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Researchers Discover Significant Link Between Head Injury and Parkinsons Disease

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Researchers have found that those who have experienced a head injury are four times more likely to develop Parkinsons disease than those who have never suffered a head injury. The risk of developing Parkinsons increases eightfold for patients who have had head trauma requiring hospitalization, and it increases 11-fold for patients who have experienced severe head injury.

Researchers have found that those who have experienced a head injury are four times more likely to develop Parkinsons disease than those who have never suffered a head injury. The risk of developing Parkinsons increases eightfold for patients who have had head trauma requiring hospitalization, and it increases 11-fold for patients who have experienced severe head injury. Says James Bower, M.D., Mayo Clinic neurologist and the studys lead author, “The risk is elevated for people with more severe head injury — longer loss of consciousness and brain bruising visible in a CT scan. We did not find mild head injury — head injury with no or only a brief loss of consciousness — to be associated with Parkinsons disease.” The investigators point out that caution is appropriate in interpreting ones risk, however. “By no means does it mean that if you have a severe head injury that you will definitely develop Parkinsons,” says Dr. Bower. A few of the studys findings were unexpected by the investigators. “I was surprised by the strength of the association,” says Dr. Bower. “I also was surprised that the average head trauma was about 20 years before the start of the disease.” The exact link between head trauma and Parkinsons remains elusive, however. The investigators offer some possibilities, pointing out that while these theories are plausible, they are purely hypothetical. “Were learning a lot about the molecular basis of Parkinsons,” says Demetrius Maraganore, M.D., Mayo Clinic neurologist and one of the studys authors. “Its hard for me to know, however, how a blunt injury to the head would cause later Parkinsons disease.” The investigators offer three hypotheses — ideas not yet tested in animal models — about how head injury might lead to Parkinsons: – A head injury kills brain cells at the time it occurs, and then normal aging causes loss of further brain cells to reach a certain threshold. – The blood-brain barrier is disrupted, and certain proteins or poisons in the bloodstream enter the brain, triggering a slow process that takes 20 years to produce symptoms. – Head trauma causes brain cells to make certain proteins. These proteins, which normally would not have developed, start a cascade leading to cell death. Dr. Bower points out that Parkinsons disease is probably not caused by only one factor. Head trauma, then, may be one of various factors that may lead to Parkinsons. The Mayo Clinic investigators initiated this study to help resolve conflicting findings in previous studies of the link between Parkinsons and head injury. They also had reason to suspect that Parkinsons and head injury might be related due to reports of a sports-associated disease. “There is a disease seen in boxers called dementia pugilistica that looks a lot like Parkinson’s disease,” says Dr. Bower. “Although our patients did not have dementia pugilistica, it gave us a hint that there may be a link between trauma and parkinsonian symptoms.” Even though the association between head injury and Parkinsons is strong, the investigators caution that no direct causal link can be made between head injury and Parkinsons. Therefore, advice about what people can do with this new information is limited. “It shows the risk is increased; it doesnt show causality,” says Dr. Maraganore. “You can worry, but we dont encourage that. It would be enough of an increase in risk that Id think, What can I do to reduce that persons risk?” As a precaution, Dr. Bower suggests using head protection while bike riding or playing other sports in which a person has an increased likelihood of head injury. “Certainly, appropriate head gear is important in reducing the risk of serious head injury,” says Dr. Bower. “Unfortunately, there is no other proven way to reduce the risk of getting Parkinson’s disease once a head injury has occurred.” The study involved reviewing medical records of 196 patients participating in the Rochester Epidemiology Project, http://www.mayo.edu/research/mir/topic_1029.html, to look for preceding incidence of head trauma. Parkinsons cases were age-matched and gender-matched to someone who did not have Parkinsons disease. The investigators point out that this study is the first population-based and medical records-based study of head trauma and Parkinsons. “Previous studies showed conflicting results,” says Dr. Bower. “Some suggested there was a link between Parkinsons and head trauma, and some suggested there wasnt a link. The problem with the previous studies is that they were based on patient memory. It is very common for those who have a disease to try to remember something that could explain the disease. Patients who do not have the disease don’t go through that mental effort.” Dr. Maraganore concurs. “In our study, we relied on head trauma being recorded in the medical record before diagnosis of Parkinsons. Thats why our study is stronger. Its less likely to suffer from recall bias,” he says. “Its a confirmatory study, but confirmatory in a unique setting that renders this study more plausible.” The normal lifetime risk of Parkinsons for men and women combined is 1.7 percent. About 1.5 to 2 percent of the U.S. population has a history of head injury.(Source: Neuorology: 20th May 2003: Mayoclinic)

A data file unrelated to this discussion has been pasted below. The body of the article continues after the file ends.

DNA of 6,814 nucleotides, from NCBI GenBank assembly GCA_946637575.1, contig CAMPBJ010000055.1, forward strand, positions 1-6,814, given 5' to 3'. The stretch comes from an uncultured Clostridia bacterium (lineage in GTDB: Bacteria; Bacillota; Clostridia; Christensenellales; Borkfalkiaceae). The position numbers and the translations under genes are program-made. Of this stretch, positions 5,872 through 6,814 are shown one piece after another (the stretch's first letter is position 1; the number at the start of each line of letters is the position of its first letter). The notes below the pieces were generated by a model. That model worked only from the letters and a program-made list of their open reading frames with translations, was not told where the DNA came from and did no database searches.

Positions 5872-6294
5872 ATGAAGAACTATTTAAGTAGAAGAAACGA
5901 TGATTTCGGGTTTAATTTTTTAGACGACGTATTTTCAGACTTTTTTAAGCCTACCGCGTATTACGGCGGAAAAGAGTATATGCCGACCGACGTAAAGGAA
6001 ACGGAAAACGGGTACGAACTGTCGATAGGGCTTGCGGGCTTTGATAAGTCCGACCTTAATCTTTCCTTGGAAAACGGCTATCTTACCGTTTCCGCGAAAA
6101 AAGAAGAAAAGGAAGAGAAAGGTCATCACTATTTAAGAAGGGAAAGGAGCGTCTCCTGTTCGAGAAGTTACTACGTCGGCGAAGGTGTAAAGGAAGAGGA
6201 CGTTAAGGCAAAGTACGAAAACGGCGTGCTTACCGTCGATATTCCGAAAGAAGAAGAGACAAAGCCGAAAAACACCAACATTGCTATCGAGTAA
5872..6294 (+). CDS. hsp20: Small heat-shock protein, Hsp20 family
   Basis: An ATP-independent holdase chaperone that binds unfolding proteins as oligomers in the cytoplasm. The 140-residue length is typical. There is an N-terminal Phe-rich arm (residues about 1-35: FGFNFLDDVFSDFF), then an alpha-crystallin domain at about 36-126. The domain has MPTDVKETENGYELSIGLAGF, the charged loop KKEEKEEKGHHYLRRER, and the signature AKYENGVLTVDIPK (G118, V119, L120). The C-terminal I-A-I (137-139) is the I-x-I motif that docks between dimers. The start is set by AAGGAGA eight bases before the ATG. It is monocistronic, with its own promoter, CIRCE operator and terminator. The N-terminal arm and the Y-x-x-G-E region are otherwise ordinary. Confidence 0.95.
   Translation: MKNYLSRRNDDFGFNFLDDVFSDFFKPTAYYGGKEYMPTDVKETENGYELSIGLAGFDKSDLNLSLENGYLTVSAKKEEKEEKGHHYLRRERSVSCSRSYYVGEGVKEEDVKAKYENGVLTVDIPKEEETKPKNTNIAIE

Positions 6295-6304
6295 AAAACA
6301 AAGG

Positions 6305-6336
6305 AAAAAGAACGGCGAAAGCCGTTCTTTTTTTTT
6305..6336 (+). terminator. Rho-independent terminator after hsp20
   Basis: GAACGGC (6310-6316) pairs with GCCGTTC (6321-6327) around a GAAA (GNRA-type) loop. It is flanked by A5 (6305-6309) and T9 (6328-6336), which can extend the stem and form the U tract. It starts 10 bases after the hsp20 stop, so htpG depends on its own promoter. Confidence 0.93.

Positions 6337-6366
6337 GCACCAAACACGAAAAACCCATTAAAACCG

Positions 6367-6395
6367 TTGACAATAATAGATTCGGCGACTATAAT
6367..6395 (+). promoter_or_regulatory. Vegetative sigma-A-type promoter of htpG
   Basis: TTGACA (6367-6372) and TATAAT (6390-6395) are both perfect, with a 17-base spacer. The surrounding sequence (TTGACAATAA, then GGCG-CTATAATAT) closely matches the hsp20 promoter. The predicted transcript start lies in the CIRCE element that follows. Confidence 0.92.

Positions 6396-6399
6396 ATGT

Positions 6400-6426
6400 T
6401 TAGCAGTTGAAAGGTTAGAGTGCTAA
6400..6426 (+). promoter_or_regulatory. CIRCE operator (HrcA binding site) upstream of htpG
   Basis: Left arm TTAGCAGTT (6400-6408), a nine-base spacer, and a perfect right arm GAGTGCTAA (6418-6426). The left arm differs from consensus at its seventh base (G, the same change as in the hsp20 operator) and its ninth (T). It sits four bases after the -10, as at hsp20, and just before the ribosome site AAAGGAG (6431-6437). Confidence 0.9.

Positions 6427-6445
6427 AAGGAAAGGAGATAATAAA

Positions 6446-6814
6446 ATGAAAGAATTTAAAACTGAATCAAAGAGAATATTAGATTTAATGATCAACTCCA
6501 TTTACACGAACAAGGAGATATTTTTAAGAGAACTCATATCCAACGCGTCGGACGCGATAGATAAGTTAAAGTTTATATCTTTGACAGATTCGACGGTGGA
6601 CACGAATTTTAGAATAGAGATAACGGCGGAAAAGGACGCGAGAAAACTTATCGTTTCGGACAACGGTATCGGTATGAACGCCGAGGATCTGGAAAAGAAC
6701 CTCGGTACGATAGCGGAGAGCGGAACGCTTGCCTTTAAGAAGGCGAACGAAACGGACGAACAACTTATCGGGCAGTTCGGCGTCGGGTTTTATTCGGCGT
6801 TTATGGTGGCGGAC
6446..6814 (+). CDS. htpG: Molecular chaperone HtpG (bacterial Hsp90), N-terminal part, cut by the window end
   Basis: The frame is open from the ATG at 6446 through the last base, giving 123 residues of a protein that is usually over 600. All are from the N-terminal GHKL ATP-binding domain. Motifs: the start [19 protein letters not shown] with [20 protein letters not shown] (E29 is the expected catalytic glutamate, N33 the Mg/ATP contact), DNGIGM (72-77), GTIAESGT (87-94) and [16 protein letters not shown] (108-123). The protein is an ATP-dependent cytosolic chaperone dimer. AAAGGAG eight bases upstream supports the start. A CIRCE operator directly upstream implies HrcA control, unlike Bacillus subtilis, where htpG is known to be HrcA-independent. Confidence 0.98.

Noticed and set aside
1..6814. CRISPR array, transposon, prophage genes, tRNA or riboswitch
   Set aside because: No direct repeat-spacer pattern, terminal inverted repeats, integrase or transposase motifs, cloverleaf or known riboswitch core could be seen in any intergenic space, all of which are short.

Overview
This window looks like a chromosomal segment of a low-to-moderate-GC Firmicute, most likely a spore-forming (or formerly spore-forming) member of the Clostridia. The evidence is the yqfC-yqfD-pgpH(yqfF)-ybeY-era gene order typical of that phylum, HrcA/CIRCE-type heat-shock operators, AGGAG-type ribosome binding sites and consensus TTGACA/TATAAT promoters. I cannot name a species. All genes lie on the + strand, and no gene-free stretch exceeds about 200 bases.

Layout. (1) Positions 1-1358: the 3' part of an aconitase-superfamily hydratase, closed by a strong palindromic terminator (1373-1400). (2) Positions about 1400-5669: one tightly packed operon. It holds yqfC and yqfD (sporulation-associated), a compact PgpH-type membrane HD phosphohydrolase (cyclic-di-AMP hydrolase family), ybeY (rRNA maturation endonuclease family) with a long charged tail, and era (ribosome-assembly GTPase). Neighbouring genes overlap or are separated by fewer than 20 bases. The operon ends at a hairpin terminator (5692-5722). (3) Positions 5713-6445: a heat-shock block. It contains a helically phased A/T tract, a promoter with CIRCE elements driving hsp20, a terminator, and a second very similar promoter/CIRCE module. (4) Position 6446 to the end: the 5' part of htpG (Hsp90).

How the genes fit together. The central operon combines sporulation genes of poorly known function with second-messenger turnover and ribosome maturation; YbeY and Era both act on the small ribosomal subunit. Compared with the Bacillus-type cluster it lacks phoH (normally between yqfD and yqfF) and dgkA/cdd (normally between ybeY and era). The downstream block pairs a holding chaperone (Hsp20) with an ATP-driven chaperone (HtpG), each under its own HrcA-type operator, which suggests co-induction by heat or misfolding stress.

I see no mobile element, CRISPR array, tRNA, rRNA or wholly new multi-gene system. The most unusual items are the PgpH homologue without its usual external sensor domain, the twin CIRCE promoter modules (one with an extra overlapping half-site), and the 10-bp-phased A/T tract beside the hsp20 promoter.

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Posted On: 23 June, 2003
Modified On: 7 December, 2013

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